Alcohol is always the most commonly used drugs among high school students. According to the Centers for Disease Control and Prevention, approximately every year 3,500 people under the age of 21 die from alcohol consumption.
I have studied the relationship between alcohol marketing and youth drinking behavior for the past 20 years. In 2011, my colleagues and I conducted what, to our knowledge, was the first and only survey of what specific brands of alcohol do minors drink. We surveyed 1,032 young drinkers across 898 brands of alcohol to find out what the underage alcohol market looks like.
In a new article published June 9, 2021, my colleagues and I combined our survey data with the latest available information on alcohol consumption among adults to estimate the percentage of all alcohol sold in the United States. consumed by young people. Then we were able to calculate how much money underage drinkers spend and, most importantly, which companies make this money.
Who Makes Money From Underage Drinking?
In 2016, the most recent year for which market research and government data were available, the total value of sales of alcoholic beverages in the United States was about $237.1 billion. Using our 2011 youth market model and our alcohol price database, we were able to estimate retail sales of youth consumption for 2011 and project them to 2016. In total, we estimate that young people under the age of 21 represented 8.6% of drinks consumed and 7.4% of dollars spent, since young people buy cheaper alcohol. This translates to $17.5 billion. Although underage drinking has been steadily declining since 2002it remains a substantial source of income for these companies.
According to our 2011 surveythe 10 most popular liquor brands among underage drinkers were Bud Light, Budweiser, Smirnoff Malt Beverages, Smirnoff Vodkas, Coors Light, Jack Daniel’s Bourbons, Corona Extra, Mike’s, Captain Morgan Rums, and Absolut Vodkas.
Three companies own most of these beverages and account for almost half — 44.7% — of alcoholic beverages consumed by young people. Anheuser-Busch InBev accounted for 21.2% of those drinks, of which they earned $2.2 billion. MillerCoors sold 11.1% of the alcohol, earning $1.1 billion. Spirits and beer maker Diageo also sold 11.1% of drinks consumed by young people – and, as alcohol tends to be more expensive per drink than beer, it earned $2 billion from the consumption of minors.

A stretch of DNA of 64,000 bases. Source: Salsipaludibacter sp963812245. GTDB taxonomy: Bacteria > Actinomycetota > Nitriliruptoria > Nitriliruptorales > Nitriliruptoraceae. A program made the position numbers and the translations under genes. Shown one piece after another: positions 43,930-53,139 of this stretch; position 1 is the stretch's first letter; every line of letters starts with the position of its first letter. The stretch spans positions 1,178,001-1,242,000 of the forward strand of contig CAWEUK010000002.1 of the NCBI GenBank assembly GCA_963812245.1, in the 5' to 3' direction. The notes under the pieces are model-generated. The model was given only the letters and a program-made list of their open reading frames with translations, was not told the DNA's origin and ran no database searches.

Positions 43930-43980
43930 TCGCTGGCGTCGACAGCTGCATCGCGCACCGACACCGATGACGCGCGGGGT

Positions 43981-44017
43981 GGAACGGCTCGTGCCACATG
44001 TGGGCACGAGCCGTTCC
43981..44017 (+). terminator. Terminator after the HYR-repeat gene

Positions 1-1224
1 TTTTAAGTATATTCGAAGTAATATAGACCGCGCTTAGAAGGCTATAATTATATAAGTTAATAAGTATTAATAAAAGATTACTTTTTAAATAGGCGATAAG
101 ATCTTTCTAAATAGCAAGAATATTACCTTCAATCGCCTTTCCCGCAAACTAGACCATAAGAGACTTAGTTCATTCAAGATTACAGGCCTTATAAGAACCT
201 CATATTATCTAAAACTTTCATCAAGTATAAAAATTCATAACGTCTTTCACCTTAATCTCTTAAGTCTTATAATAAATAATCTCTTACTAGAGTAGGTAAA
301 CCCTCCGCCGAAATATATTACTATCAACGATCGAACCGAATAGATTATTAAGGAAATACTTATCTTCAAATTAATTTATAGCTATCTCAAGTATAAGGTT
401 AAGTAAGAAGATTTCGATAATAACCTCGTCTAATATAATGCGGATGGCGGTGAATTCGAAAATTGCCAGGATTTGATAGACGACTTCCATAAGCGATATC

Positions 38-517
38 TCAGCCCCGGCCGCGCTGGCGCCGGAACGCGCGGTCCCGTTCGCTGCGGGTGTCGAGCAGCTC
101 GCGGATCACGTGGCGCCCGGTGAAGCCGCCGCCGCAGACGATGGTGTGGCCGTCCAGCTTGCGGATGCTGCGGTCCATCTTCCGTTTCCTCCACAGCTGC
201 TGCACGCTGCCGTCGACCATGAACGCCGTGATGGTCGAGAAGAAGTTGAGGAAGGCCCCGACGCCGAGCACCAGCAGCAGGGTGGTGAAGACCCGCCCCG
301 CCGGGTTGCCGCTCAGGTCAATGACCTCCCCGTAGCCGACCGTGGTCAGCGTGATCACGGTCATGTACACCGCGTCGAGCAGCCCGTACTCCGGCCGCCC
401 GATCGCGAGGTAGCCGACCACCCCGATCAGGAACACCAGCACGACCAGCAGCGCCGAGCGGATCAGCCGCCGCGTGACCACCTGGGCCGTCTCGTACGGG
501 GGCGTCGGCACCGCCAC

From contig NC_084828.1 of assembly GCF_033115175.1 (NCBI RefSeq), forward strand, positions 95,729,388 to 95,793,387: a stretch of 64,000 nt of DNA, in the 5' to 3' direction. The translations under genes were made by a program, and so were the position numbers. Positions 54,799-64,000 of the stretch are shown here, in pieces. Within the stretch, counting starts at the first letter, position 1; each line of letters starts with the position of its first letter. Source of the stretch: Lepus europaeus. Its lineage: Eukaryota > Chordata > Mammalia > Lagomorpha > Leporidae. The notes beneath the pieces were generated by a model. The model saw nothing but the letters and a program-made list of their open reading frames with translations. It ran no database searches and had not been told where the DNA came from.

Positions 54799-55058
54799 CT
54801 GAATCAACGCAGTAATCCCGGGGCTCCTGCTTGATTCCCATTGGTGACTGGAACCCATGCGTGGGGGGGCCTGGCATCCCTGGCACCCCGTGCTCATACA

Income from underage drinking could be put to good use
The brewing industry trade association, the Beer Institute, states that “the American beer industry is dedicated to preventing illegal underage drinking for more than three decades.” They go on to say that companies are doing their part to ensure advertising is aimed at adults, educating parents and students about underage drinking, and encouraging stores not to sell alcohol to minors.
However, many studies found that the actions of alcohol companies to prevent alcohol-related harm are ineffective. Our research clearly demonstrates a conflict of interest: these companies literally make billions of dollars from the very behavior they say they want to prevent.
In response to a congressional request, in 2003 the National Research Council and Institute of Medicine published a major report on reducing underage drinking. They recommended that all segments of the alcohol industry that profit from underage drinking invest 0.5% of total company revenue in an independent, nonprofit foundation dedicated to reducing alcohol use. and prevention of alcohol consumption among minors. In 2016, this would have represented, for example, $78 million from Anheuser-Busch InBev. This money could go a long way in supporting community groups trying to implement evidence-based strategies such as reducing the density of stores that sell alcohol, increasing taxes on alcohol and strengthening the crackdown on illegal sales to minors.
But no independent fund was ever established, and the liquor companies themselves continue to control the money they contribute to preventing underage drinking, spending much of it on prevention efforts. branded “corporate social responsibility” that do more for promote their products rather than prevent harmful consumption.
Meanwhile, federal funding specifically dedicated to preventing underage drinking is minimal. The latest presidential budget recommended just $10 million for grants to community coalitions working on underage drinking. On top of that, following a major alcohol tax reduction passed in 2017 and made permanent in 2020liquor companies are contributing less to the federal budget than ever before.
I believe that because of their conflict of interest, alcohol companies cannot be trusted to spend prevention money effectively. The billions these companies make from underage drinking is money the prevention field could really use. A system, independent of industry, that collects and distributes this unwanted revenue might be a better way to channel it to local communities and help reduce and prevent underage drinking.